22. When the devil sees that a man is weak, he strikes him with a hatchet in order to make bim faDinto sin; but if he sees that he is strong. he then strikes him with an axe. If a young girl bemodest and well brought up, he throws some dissipated youth in her way, and causes her toyield to his flatteries and fall into sin., Thus the devil strikes her with his axe. Here is acitizen of good repute; he enters the courts of the great lords, and there is the axe so wellsharpened that no virtue can resist its strokes. But we are now living in still more evil days;the devil has called his followers together, and they have dealt terrible blows on the -very gatesof the temple. It is by the gates that the house is entered, and it is the .prelates who shon1dlead the faithful into the Church of Christ Therefore the devil hath aimed his heaviest: ~lowsat them, and hath broken down these gates. Thus it is that no more good prelates are to befound in the Church. Seest thou not that they do all things amiss? They have no judgement;they cannot distinguish inter bonum et malum, inter nerum et falsum, .inter dulce et amarum;good things they deem evil, true things false. sweet things bitter. and vice versa ... '. See bowin these days prelates and preachers are chained to the earth by love of earthly things; thecure of souls is no longer their concern; they are content with the receipt of revenue; thepreachers preach for the pleasure of princes, to be praised and magnified by them. ... Andthey have done even worse than this. inasmuch as they have not only destroyed the Chmch ofGod, but built up another after their own fashion. This is the new Church, no longer built ofliving rock, namely, of Christians dry as tinder for the fires of hell. . .. Go thou to Rome and'throughout Christendom; in the mansions of the great prelates and great lords there.is noconcern save for poetry and the oratorical art Go thither and see, thou shalt find them allwith books of the humanities in their hands, and telling one another that they can guidemen's souls by means of Vergil, Horace, Cicero. Wouldst thou see how the Church is ruled bythe hands of astrologers? And there is no prelate nor great lord that hath not intimatedealings with some astrologers, who fixeth the hour and the moment in which he is to ride outor undertake some piece of business. For these great lords venture not to stir a step save attheir astrologer'S bidding. . ..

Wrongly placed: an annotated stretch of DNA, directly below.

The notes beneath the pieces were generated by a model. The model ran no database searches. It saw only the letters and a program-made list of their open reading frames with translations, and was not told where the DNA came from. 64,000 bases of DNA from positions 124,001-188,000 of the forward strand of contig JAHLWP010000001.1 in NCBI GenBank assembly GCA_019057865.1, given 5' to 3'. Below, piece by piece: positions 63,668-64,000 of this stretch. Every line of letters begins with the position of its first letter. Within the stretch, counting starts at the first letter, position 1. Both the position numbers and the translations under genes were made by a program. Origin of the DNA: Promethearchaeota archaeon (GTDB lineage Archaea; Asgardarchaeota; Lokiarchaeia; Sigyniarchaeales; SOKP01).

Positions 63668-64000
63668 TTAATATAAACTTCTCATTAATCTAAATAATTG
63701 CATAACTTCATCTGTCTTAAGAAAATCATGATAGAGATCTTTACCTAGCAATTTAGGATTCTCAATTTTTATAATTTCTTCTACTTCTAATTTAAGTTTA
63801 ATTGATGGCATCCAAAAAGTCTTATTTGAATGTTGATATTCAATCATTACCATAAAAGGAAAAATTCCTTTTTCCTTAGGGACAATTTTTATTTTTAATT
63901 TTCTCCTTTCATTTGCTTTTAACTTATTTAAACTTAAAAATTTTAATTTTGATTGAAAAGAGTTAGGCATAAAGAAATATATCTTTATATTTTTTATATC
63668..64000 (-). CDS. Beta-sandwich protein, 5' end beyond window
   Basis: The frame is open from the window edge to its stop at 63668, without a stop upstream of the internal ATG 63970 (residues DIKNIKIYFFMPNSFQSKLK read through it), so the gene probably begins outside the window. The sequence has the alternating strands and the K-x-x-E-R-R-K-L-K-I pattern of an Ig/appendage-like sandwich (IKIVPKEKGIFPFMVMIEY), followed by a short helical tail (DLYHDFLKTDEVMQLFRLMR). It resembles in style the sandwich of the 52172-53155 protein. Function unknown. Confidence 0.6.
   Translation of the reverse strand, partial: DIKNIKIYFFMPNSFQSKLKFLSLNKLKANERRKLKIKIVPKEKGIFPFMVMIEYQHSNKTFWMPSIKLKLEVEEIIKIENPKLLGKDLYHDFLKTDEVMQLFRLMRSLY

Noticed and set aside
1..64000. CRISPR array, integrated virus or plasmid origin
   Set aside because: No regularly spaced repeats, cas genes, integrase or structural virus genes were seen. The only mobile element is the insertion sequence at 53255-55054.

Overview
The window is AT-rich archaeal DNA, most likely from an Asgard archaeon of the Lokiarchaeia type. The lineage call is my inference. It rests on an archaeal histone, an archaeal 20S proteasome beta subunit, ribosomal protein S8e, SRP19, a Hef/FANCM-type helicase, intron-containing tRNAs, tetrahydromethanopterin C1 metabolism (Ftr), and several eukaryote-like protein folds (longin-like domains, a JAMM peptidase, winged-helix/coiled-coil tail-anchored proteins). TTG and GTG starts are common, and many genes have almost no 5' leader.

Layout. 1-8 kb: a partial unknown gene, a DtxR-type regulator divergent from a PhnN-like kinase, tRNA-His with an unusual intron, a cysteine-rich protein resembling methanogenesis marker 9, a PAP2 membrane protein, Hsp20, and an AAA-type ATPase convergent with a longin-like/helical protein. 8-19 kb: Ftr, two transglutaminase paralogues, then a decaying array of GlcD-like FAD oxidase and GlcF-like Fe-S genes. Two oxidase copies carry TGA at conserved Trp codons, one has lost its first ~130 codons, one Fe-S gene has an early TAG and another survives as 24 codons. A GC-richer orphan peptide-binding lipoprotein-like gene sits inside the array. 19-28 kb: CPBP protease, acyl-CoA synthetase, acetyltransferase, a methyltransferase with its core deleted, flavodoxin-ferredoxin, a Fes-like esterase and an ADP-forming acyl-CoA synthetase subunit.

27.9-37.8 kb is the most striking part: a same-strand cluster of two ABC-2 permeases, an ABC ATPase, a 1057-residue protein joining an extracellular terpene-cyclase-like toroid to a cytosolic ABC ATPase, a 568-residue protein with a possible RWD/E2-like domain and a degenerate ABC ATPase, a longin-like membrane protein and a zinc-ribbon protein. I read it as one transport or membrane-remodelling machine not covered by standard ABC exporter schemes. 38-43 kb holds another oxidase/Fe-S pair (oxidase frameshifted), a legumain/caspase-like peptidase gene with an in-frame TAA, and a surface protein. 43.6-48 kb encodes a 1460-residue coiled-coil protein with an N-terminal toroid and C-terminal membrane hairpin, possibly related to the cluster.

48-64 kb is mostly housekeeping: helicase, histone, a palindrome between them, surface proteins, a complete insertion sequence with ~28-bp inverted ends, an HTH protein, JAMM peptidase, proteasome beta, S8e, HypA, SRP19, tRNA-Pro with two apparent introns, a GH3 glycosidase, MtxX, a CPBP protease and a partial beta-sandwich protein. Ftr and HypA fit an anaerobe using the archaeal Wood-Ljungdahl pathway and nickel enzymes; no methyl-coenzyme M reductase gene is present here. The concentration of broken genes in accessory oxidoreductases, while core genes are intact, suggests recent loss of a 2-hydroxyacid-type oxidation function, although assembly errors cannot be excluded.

But in this temple of theirs there is one thing that delighteth us much. That is that all thereinis painted and gilded Thus our Church has many fine outer ceremonies for thesolemnization. of ecclesiastical rites, grand vestments and numerous draperies, with gold and